I’m not going to pretend that I’m an expert on development or real estate, but the goings on with 361 Whitelaw Rd. stymie me.
What is this urgency to build there?
A statutory public meeting on a development proposal and rezoning was held at the first planning meeting of this term of council back in December. Back then it was almost 800 units, and one of the Ward 4 Councillors, Mike Salisbury, said that the debate over this development would set the tone for this term of council.
Council’s only been going for about eight months now, and Salisbury said on a recent edition of Open Sources Guelph that he felt his prediction had come true.
Unfortunately, Salisbury was one of three councillors to miss this past Monday’s deliberations, which highlighted that despite the fact that 100 units have been knocked off the proposed development, there’s still a whole lot of controversy afoot.
On top of that, it seems like Armel Corporation, who owns the land at 361 Whitelaw, have no answers to even the most obvious questions.
Between the two statutory meetings in the last eight months, area residents are still concerned about the increase in traffic, even in the short term with a big question over the effects from the re-opening of Niska Road later this year.
People living around 361 Whitelaw are also concerned about wildlife. Butting right up against Guelph’s rural borders, deer and wild turkey are not unusual sightings. Neither are coyotes. How are these animals going to react to 1,600 more humans, or more, in their backyard?
These questions are predictable and bound to come up regardless of the location of a development labelled high-density. And then you have to get into the boutique issues of individual councillors.
It should have been known that councillor Leanne Piper was going to ask about net zero builds. It also should have been known that councillor James Gordon was going to ask about affordability.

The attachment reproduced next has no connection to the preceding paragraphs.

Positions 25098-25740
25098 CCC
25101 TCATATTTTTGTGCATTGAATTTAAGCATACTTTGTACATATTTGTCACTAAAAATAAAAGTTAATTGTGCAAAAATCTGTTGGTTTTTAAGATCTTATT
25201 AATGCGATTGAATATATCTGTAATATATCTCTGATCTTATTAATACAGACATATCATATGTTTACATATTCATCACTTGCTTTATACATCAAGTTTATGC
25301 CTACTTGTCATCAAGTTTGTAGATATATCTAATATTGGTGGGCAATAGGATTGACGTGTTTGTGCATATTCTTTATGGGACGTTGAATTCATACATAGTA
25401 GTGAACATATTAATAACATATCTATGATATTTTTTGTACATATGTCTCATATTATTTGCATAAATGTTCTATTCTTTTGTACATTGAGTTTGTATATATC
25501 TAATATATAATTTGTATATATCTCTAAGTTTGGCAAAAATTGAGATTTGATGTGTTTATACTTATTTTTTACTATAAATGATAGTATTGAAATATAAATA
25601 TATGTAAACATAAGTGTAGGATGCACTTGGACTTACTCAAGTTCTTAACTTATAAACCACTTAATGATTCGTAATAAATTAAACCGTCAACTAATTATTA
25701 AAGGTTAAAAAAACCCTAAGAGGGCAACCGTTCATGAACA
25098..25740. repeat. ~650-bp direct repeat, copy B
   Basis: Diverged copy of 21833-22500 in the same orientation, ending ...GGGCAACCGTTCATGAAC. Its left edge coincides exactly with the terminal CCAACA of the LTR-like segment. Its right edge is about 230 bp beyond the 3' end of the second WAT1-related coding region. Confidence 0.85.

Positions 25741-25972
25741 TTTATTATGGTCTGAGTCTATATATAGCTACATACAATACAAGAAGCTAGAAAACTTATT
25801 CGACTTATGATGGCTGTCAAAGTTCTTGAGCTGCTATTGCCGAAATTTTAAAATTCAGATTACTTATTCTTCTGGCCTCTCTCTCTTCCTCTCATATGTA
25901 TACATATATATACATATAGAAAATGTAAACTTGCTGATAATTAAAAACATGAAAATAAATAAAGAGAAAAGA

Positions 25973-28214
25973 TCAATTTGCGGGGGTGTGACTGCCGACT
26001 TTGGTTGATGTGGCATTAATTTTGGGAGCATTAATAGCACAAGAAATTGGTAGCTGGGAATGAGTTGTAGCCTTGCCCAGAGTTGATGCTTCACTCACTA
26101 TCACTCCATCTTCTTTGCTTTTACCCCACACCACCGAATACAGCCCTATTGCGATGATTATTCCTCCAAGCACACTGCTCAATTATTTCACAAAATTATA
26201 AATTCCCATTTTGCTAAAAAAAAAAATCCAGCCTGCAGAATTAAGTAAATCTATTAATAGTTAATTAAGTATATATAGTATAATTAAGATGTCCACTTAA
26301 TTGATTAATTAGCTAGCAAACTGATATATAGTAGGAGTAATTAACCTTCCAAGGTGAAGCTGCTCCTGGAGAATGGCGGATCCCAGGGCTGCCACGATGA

The topic of a gateway came up again at this meeting, as it did back in December. The corner of Whitelaw and Paisley could become a major entry way into the city, so what should this site say about the character of Guelph as people enter it?
Answers to all these questions were vague, at best.
From what I understand, it’s not unusual for a property owner to bring forth a development plan before a company is hired to make it a reality. It makes it easier to sell the project if the city has already approved it on paper.
This is fine, but the growing reticence to these kinds of projects should be all the more reason that development companies should have all their ducks in a row before coming to council.
It also wouldn’t hurt to be in the neighbourhood and engaging with people before paperwork is filed. Things are going to be confrontational to begin with because we’re all so dubious of change, why make it look like the fix is in, especially since you’re average resident is not a council gadfly like others you can name.
Make no mistake, people are already suspicious that developers have more sway over our municipal politicians when compared to citizens. Not helping is a provincial government seemingly willing to throw out even the Endangered Species Act to literally pave the way.
Although it’s not the case, people see any vote at council as endorsement. The Armel proposal for 361 Whitelaw was in order, council and delegates gave staff pages of notes, nothing final has been decided, but I’m sure there are people in the area who expect to see cranes in the sky any day.
And in the back of all this is the undeniable fact that progress must march forward. We are mandated provincially to make room for tens of thousands more people, and that’s to say nothing of the people who already live here in one of the lowest vacancy rates in the country.
It’s easy to understand the feeling of powerlessness in the face of these applications.
At the same time, speaking to Salisbury’s comment about tone, we need to look at why so many proposals are coming forward for high density builds around the city’s periphery, and not in the core.
We are seeing towers go up downtown, but not at the same rate of speed as the south end and the west. Guelph threatens to look like a castle, with tall apartments and condo buildings surrounding the city borders like walls and battlements. If that’s the look we’re going for, fine, but I believe some people were talking about the appearance of Guelph as you enter it.
And beyond all this is the spectre of Bill 108, which will surely be tested in Guelph before too long. Hopefully, our next trip to the Land Planning Appeal Tribunal won’t be based on answers to questions people should have been prepared to be asked.